On Saturday morning I had the pleasure of visiting a meeting of the OPC Presbytery of Michigan and Ontario.  It was held in Sheffield, just down the road from Hamilton here.  I’d never been to a presbytery meeting before, so this was a new experience.  Of course, you hear things but to see it in action is quite different.

A presbytery is in some ways like a classis in continental Reformed polity.  It is a largish group with people from various local churches in attendance.  However, in other ways it is more like a consistory.  For instance, it is a permanent body.  The presbytery is always in existence, whereas as a classis only exists when it is meeting and then it ceases to exist.  The only permanent body in continental Reformed polity is the consistory.  Also, in the OPC, while the ruling elders are all members of their local churches, the ministers (teaching elders) are members of the presbytery.  Therefore, the presbytery is responsible for the oversight of ministers.

This was especially in evidence on Saturday morning.  The presbytery was dealing with a disciplinary matter involving a minister.  In our churches, such a matter would have been first dealt with by the local consistory and then, if necessary, brought to a classis for approbation or appeal.  But in the OPC (and other presbyterian churches, I assume), the discipline of a minister starts at the presbytery.

Another noteworthy difference was that this matter was handled in open session.  There were quite a few visitors in attendance and all the details of the case were shared openly.  If a matter like this were to come to a Canadian Reformed classis, it would be handled in closed session since it deals with persons.  One could debate the virtues of transparency versus protecting reputations, but (as they say) it is what it is.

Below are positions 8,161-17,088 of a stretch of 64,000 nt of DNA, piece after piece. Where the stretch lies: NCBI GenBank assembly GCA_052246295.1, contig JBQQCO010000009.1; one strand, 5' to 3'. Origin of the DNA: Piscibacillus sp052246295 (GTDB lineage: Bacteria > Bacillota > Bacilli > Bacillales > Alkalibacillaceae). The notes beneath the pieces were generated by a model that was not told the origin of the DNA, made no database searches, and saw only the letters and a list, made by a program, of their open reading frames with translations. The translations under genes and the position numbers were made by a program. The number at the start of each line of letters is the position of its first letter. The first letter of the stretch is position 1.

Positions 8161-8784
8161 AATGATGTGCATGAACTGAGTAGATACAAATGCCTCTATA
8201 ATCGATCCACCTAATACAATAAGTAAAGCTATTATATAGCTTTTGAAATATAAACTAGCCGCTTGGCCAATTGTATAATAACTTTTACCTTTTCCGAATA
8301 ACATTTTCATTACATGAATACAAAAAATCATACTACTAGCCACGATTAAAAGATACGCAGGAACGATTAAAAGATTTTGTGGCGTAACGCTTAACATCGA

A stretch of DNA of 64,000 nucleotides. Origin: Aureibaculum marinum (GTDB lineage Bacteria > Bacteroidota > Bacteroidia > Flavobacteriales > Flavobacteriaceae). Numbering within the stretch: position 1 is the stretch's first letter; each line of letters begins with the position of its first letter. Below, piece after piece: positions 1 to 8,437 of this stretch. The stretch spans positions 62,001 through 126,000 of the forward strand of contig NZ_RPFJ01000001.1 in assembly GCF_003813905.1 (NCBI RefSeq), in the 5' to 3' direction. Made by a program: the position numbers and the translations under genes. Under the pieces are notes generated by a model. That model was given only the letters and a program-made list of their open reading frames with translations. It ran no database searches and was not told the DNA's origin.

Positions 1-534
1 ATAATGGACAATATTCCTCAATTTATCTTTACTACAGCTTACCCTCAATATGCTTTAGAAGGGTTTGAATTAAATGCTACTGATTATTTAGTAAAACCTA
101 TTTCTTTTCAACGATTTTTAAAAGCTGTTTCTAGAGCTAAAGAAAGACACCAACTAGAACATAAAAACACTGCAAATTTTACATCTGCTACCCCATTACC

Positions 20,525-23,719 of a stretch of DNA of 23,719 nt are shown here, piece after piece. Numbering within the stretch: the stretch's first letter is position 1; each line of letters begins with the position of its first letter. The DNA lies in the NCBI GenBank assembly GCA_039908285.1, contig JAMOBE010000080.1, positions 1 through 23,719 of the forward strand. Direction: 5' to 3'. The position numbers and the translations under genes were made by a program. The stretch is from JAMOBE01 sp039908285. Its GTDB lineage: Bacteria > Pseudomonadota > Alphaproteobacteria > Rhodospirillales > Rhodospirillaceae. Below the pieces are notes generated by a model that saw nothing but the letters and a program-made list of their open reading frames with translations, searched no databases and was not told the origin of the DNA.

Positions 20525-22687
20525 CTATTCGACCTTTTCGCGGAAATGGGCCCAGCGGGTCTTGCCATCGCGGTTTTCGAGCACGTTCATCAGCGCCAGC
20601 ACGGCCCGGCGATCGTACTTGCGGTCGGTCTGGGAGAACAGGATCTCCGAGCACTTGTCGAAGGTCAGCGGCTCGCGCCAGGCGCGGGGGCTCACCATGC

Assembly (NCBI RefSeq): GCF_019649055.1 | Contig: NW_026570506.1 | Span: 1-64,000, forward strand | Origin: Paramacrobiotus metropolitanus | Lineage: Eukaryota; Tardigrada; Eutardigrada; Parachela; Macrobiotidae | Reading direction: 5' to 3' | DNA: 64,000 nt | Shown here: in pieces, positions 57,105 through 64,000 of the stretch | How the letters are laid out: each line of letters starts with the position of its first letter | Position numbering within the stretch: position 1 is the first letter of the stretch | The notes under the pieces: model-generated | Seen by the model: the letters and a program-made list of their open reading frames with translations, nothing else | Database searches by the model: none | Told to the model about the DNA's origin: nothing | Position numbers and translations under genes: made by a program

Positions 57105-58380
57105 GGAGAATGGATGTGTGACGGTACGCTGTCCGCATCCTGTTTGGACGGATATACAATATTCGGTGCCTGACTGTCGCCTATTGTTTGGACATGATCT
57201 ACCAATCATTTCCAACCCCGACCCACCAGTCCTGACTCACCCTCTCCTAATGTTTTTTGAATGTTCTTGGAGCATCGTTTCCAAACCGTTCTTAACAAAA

There are other differences, of course.  Yet despite the differences, I felt at home with these brothers.  There is obviously a shared commitment to Christ and his Word, and a deep love for the Reformed faith.  We can be thankful for our relationship with the Orthodox Presbyterian Church.  May God continue to bless them richly.

6 responses to “Visit to OPC Presbytery”

  1. Wes, did you providentially meet my friend Markus Jeromin, young OPC minister, who was there? He is supposed to be sent to Germany to work alongside of me in Heidelberg.

  2. Great! That’s wonderful! We need all the help we can get. Any Can RC missionaries you want to send our way? Seriously, how would we go about looking into this possibility?

    • Sebastian,

      I think it would be great if we could help you out. I think the first step would be to get the word out there about the work you’re doing. Perhaps I can write an article about your work. Let’s talk…

  3. Joel Vandergriendt says:

    Does this method leave itself open to abuse whereby the presbytery could discipline / depose ministers where they shouldnt?

    • Could. Just from a pragmatic perspective (leaving aside the debate about the principles undergirding our systems), the Presbyterian system seems to be more geared towards protecting ministers, while ours seems to be more geared towards protecting local churches and their prerogatives.

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